“I always wanted to invite local chefs to do a demo here,” Cameron admits.
Interior designer Shelley Turner made this happen. “They needed a wet bar-coffee area that flowed into the butler’s pantry, along with a small counter with stools, for breakfast.” Chef Cameron wanted the island located so he could talk to guests while manning the massive six-burner gas range. No propane here. The Marlows brought natural gas to the neighborhood.
Turner won first place in the 2019 Carolinas ASID (American Society of Interior Designers) Excellence Award for Rosewood’s unusual kitchen.
After the glowing all-white (except for an old “pie safe” cabinet) kitchen, the dining and living rooms feel clubby, suggesting hunt box, with dark woods and elongated chocolate brown leather sofas flanking (but not facing) a brick wood-burning fireplace with mantel-height bookcases extending in both directions. Two of Ellie’s saddles are positioned along the back of one sofa. A corner table is actually Ellie’s grandmother’s Singer treadle sewing machine. An exquisite inlaid dining room service table, a memoir from growing up in France, is a gift from Cameron’s mother, Monique Marlow, as is a framed Hermes silk scarf covered in hounds.
An art deco lily wall sconce over the inlaid table is something Ellie spotted on “American Pickers.” She contacted the seller and bought it.
The china cabinet with faceted crystal knobs comes from Ellie’s family.
No ancestral portraits, per se, but lots of equine art, some hanging from the original picture rails. Especially precious, a painting of windmills done by Cameron’s Dutch grandmother.
The center staircase, also in gleaming stained heart pine, joins a back staircase that connects third-floor servants’ rooms, now offices and guest quarters, to the kitchen. The mudroom floor is laid in small black and white hexagonal tiles characteristic of bygone hotel bathrooms; here the tiles spell out 1926 — Ellie’s way of dating what lies inside. These same tiles are used in a powder room and some bathrooms (with original clawfoot tubs), which have been modernized but not glamorized, which would clash with the era.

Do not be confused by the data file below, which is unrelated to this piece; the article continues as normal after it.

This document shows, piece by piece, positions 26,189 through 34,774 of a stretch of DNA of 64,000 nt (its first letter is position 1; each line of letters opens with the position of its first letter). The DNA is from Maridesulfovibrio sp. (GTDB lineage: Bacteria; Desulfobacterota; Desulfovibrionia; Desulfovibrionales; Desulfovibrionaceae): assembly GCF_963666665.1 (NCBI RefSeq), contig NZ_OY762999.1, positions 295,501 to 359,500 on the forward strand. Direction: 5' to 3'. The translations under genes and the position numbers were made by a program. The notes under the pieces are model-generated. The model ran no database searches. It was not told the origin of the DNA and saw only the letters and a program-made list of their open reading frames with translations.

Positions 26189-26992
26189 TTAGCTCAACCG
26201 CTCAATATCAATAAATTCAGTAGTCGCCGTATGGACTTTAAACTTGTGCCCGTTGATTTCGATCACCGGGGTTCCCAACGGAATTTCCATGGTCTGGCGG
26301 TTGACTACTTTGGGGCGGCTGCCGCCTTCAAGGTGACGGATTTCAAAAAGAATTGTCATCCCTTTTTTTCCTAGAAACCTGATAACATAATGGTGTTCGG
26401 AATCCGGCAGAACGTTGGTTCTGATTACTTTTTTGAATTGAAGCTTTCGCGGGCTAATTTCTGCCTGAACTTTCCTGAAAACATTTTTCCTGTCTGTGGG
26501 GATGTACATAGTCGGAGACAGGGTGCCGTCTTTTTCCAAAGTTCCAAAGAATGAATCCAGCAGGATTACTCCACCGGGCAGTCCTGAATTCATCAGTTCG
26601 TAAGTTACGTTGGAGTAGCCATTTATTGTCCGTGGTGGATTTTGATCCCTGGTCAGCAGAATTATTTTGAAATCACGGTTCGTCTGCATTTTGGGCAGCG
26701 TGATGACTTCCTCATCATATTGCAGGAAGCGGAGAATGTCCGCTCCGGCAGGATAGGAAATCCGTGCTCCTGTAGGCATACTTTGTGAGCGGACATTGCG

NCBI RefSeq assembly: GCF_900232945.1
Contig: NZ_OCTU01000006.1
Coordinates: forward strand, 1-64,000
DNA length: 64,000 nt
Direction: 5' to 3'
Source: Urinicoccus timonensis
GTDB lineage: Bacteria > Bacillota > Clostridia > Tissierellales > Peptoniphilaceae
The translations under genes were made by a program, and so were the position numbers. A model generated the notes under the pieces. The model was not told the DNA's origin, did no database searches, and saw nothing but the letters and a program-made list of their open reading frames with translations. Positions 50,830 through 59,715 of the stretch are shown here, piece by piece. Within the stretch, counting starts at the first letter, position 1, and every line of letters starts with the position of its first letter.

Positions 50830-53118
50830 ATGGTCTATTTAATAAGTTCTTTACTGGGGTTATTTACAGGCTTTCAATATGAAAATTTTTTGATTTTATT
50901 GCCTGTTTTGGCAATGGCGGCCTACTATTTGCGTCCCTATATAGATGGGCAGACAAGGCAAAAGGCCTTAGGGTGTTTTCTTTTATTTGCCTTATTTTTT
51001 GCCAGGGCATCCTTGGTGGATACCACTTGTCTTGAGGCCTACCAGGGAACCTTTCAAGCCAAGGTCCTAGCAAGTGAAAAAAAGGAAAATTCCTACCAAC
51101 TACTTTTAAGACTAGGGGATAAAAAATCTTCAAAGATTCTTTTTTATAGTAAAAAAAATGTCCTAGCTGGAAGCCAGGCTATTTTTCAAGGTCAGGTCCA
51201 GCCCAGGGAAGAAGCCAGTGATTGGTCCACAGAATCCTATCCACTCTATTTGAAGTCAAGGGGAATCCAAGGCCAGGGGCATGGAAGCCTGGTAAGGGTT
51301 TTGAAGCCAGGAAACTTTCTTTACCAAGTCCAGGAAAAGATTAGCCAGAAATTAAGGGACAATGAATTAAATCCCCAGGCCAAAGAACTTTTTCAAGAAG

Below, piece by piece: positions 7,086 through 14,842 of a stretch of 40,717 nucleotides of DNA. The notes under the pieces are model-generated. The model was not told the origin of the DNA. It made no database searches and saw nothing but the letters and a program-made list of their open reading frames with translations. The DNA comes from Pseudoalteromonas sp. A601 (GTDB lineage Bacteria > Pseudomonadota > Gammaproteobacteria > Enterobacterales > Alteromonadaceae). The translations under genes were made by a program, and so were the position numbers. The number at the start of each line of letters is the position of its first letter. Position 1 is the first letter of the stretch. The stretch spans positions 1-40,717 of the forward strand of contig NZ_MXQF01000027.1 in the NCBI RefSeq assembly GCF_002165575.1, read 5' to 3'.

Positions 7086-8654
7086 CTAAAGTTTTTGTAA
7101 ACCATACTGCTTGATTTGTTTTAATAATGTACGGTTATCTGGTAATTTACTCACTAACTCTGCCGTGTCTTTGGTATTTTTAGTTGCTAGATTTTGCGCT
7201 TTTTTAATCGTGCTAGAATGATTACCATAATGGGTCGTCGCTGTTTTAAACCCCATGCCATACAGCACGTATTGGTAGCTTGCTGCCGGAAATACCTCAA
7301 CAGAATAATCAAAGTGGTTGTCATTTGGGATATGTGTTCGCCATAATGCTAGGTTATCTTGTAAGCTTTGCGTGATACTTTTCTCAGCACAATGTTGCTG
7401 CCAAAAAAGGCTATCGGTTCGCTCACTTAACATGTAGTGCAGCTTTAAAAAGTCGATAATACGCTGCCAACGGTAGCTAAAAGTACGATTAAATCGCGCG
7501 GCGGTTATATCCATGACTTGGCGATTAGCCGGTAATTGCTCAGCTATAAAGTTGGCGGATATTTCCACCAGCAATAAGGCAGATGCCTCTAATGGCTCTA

“Ellie has an incredible eye,” her husband notes.
A new gas boiler was installed to service the white iron radiators, which Ellie appreciates for decorative period value. A guest bathroom with a flat wall-mounted radiator won second place for Turner in the ASID category for bathrooms in a historic house.
Wall tints in the second and third floor bedrooms (some now offices) are pale dusty greens, grays and sand. “Ellie wanted the space to be airy, calming, timeless,” Turner explains. “She wanted to maintain the integrity of the house.” A pinch of whimsy is allowed, as in the powder room with hundreds of tiny horses and riders against a striped wallpaper. Also calming: a rock-rimmed gurgling pond beside the covered porch, a pleasant place for morning coffee or evening wine.
Summation: Everything old is new again, which pleases Ellie. And Cameron got his culinary stage.
By any other name Rosewood smells as sweet. A plaque beside the front door announces House of O. Van Pack, Established Jan. 31, 2018. O is for Oscar, a spry 14-year-old poodle mix who has been with Ellie since med school. Inside, scattered amid the antiques, are boxes holding baby equipment. Within a year, rooms furnished in leather and heart pine will be cordoned by gates. Those pristine kitchen cabinets will require safety latches. A babycam already transmits images, while a motorized bassinet rocks to and fro. Because in July, a sunny corner bedroom became a nursery, welcoming this old estate’s new heir: Emerson Cole Marlow.
“Now, it’s a living house,” Ellie says. PS